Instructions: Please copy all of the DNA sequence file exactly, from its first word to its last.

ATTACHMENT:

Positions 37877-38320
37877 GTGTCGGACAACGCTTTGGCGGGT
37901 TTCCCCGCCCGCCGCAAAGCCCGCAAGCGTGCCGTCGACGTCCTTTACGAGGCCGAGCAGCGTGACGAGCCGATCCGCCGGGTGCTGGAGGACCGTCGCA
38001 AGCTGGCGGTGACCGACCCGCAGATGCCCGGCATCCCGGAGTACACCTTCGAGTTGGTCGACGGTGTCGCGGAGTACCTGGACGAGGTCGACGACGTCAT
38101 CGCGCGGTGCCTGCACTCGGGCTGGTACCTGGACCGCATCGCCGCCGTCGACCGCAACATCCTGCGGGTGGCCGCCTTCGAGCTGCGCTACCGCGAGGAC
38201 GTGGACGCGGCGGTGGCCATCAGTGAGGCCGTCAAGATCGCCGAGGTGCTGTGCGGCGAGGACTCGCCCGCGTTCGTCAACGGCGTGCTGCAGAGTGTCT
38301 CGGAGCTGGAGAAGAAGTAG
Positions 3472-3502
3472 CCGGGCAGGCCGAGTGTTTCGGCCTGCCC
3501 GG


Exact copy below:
Positions 37877-38320
37877 GTGTCGGACAACGCTTTGGCGGGT
37901 TTCCCCGCCCGCCGCAAAGCCCGCAAGCGTGCCGTCGACGTCCTTTACGAGGCCGAGCAGCGTGACGAGCCGATCCGCCGGGTGCTGGAGGACCGTCGCA
38001 AGCTGGCGGTGACCGACCCGCAGATGCCCGGCATCCCGGAGTACACCTTCGAGTTGGTCGACGGTGTCGCGGAGTACCTGGACGAGGTCGACGACGTCAT
38101 CGCGCGGTGCCTGCACTCGGGCTGGTACCTGGACCGCATCGCCGCCGTCGACCGCAACATCCTGCGGGTGGCCGCCTTCGAGCTGCGCTACCGCGAGGAC
38201 GTGGACGCGGCGGTGGCCATCAGTGAGGCCGTCAAGATCGCCGAGGTGCTGTGCGGCGAGGACTCGCCCGCGTTCGTCAACGGCGTGCTGCAGAGTGTCT
38301 CGGAGCTGGAGAAGAAGTAG
Positions 3472-3502
3472 CCGGGCAGGCCGAGTGTTTCGGCCTGCCC
3501 GG